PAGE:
Shelter - the campaigning charity many feel has had influence on government policies for the lettings sector - has now turned around and criticised the Housing White Paper for not going far enough on rental reform.
The issue over which the charity is upset is the government’s commitment to longer tenancies, described in the White Paper as ‘family-friendly’.
After the White Paper was released, the housing minister Gavin Barwell clarified that the prospect of three year tenancies would apply to housing associations, local authorities and institutional investors developing homes in the Build To Rent aector - but it would not apply to Buy To Let properties.
In other words, only a proportion of renters will have three year tenancy options - not all tenants, as some interpreted the government’s intentions in recent weeks.
“In contrast to the letting fees ban, the meat of the proposals [for longer tenancies] don’t really live up to the ambition” complains the latest blog on Shelter’s website.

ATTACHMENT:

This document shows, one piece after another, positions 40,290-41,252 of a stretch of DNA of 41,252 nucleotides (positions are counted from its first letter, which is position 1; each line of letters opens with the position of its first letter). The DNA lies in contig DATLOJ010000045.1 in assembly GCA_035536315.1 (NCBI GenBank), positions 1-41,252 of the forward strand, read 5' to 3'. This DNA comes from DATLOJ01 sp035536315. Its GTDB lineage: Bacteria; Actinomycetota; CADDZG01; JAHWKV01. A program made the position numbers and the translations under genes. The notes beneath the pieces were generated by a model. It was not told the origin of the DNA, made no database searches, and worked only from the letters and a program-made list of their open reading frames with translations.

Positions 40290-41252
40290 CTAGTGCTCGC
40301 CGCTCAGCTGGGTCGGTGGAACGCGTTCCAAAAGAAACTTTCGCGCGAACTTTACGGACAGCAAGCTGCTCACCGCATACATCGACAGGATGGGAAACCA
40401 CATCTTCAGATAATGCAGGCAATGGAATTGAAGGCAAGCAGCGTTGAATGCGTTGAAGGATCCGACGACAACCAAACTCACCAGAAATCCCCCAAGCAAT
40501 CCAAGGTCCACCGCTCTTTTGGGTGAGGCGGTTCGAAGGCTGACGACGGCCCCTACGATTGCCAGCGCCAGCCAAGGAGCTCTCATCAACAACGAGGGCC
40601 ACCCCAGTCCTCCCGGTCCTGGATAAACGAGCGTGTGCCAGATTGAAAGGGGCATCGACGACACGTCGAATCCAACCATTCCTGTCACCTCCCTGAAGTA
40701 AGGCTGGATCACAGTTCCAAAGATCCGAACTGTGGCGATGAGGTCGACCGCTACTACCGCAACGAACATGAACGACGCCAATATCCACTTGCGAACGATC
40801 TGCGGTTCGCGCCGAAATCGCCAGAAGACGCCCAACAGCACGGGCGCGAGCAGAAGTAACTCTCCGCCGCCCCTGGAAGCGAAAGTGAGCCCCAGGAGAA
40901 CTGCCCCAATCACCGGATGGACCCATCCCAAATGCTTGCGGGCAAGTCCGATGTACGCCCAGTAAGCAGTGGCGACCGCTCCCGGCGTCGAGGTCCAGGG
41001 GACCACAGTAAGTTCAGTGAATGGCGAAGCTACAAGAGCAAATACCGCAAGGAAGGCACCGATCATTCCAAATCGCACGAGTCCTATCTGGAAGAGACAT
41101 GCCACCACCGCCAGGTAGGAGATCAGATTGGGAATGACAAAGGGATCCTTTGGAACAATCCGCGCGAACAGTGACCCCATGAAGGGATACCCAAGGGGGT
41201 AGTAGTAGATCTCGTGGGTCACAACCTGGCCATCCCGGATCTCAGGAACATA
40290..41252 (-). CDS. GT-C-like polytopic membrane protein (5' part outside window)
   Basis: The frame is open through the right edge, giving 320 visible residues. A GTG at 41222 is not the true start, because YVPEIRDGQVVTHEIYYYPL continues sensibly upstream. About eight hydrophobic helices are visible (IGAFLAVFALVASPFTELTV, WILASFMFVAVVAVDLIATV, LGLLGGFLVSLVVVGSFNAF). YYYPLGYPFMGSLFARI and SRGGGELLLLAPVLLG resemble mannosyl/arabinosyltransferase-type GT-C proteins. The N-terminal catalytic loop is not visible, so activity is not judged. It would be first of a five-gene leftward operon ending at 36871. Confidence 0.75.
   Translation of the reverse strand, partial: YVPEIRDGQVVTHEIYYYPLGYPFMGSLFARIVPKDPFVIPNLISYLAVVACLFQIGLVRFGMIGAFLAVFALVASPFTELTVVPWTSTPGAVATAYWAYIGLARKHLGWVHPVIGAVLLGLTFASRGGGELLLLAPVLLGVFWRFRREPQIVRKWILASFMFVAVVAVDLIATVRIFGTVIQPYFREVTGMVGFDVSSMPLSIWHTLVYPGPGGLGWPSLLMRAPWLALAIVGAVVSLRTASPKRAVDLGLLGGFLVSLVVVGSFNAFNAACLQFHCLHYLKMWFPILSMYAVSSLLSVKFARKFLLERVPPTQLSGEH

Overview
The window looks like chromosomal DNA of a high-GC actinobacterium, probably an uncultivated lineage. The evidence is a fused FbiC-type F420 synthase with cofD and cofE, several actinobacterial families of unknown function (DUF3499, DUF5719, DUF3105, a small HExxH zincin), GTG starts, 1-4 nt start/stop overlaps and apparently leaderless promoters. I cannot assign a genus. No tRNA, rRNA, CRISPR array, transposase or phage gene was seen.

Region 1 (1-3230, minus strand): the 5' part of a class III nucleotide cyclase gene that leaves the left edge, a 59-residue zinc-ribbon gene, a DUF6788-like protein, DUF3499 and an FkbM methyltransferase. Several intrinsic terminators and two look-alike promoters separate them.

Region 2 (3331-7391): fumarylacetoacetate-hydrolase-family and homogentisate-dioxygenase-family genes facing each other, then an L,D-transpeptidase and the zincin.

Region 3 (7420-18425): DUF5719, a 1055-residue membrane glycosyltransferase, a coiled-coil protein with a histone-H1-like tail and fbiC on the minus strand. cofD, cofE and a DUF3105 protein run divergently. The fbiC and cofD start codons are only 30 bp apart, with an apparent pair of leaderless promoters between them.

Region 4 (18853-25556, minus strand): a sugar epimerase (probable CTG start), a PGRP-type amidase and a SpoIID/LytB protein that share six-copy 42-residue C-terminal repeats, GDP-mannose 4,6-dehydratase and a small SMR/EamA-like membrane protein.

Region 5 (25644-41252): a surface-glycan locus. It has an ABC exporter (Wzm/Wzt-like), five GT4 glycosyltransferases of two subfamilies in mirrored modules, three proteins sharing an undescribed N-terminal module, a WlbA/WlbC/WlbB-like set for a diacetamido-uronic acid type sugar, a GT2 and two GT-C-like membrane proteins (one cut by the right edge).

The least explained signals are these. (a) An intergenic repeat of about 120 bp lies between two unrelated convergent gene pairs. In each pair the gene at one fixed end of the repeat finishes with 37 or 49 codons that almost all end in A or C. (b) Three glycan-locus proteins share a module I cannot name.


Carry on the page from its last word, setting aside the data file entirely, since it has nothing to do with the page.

“They will likely mean that only a few thousand of England’s 11m renters are able to get a more secure tenancy, when millions need it. There is a major risk that the contrast between the hype and promise of more security and renters’ lived experience will leave renting families feeling angry and frustrated” the blog continues.
But the blog says the charity will continue with its campaign to extend longer tenancies across the whole private rented sector, including buy to let.
“Over the coming months we will be working to try to get the government walking the walk as well as talking the talk” it says, adding: “Under the current legal setup, private renting families face the prospect of being forced to move every year or six months at the end of their existing contract. That just isn’t fit for the growing number of people who are being forced into private renting with no option to buy or rent an affordable home.”
As an example of the charity’s frustration, its head of housing development - Toby Lloyd - tweeted Gavin Barwell saying it was “very disappointing” that longer tenancies would be restricted to the relatively small number of tenants in Build To Rent accommodation.